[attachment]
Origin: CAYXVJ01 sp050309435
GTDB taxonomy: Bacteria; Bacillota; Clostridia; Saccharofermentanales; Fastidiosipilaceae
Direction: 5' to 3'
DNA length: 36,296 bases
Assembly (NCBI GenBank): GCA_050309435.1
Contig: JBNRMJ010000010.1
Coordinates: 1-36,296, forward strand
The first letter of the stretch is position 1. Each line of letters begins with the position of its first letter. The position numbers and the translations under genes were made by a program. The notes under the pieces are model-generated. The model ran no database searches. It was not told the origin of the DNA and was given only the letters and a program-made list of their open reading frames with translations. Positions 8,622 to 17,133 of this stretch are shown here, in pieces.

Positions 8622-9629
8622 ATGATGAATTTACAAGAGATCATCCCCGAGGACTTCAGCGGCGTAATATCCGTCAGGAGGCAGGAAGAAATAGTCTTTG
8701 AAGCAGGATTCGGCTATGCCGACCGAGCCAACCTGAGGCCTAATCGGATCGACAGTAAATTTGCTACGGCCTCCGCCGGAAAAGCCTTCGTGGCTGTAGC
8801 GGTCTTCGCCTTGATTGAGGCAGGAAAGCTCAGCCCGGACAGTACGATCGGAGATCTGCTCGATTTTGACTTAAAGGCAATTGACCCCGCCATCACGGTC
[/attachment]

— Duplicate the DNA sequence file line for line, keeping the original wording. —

Origin: CAYXVJ01 sp050309435
GTDB taxonomy: Bacteria; Bacillota; Clostridia; Saccharofermentanales; Fastidiosipilaceae
Direction: 5' to 3'
DNA length: 36,296 bases
Assembly (NCBI GenBank): GCA_050309435.1
Contig: JBNRMJ010000010.1
Coordinates: 1-36,296, forward strand
The first letter of the stretch is position 1. Each line of letters begins with the position of its first letter. The position numbers and the translations under genes were made by a program. The notes under the pieces are model-generated. The model ran no database searches. It was not told the origin of the DNA and was given only the letters and a program-made list of their open reading frames with translations. Positions 8,622 to 17,133 of this stretch are shown here, in pieces.

Positions 8622-9629
8622 ATGATGAATTTACAAGAGATCATCCCCGAGGACTTCAGCGGCGTAATATCCGTCAGGAGGCAGGAAGAAATAGTCTTTG
8701 AAGCAGGATTCGGCTATGCCGACCGAGCCAACCTGAGGCCTAATCGGATCGACAGTAAATTTGCTACGGCCTCCGCCGGAAAAGCCTTCGTGGCTGTAGC
8801 GGTCTTCGCCTTGATTGAGGCAGGAAAGCTCAGCCCGGACAGTACGATCGGAGATCTGCTCGATTTTGACTTAAAGGCAATTGACCCCGCCATCACGGTC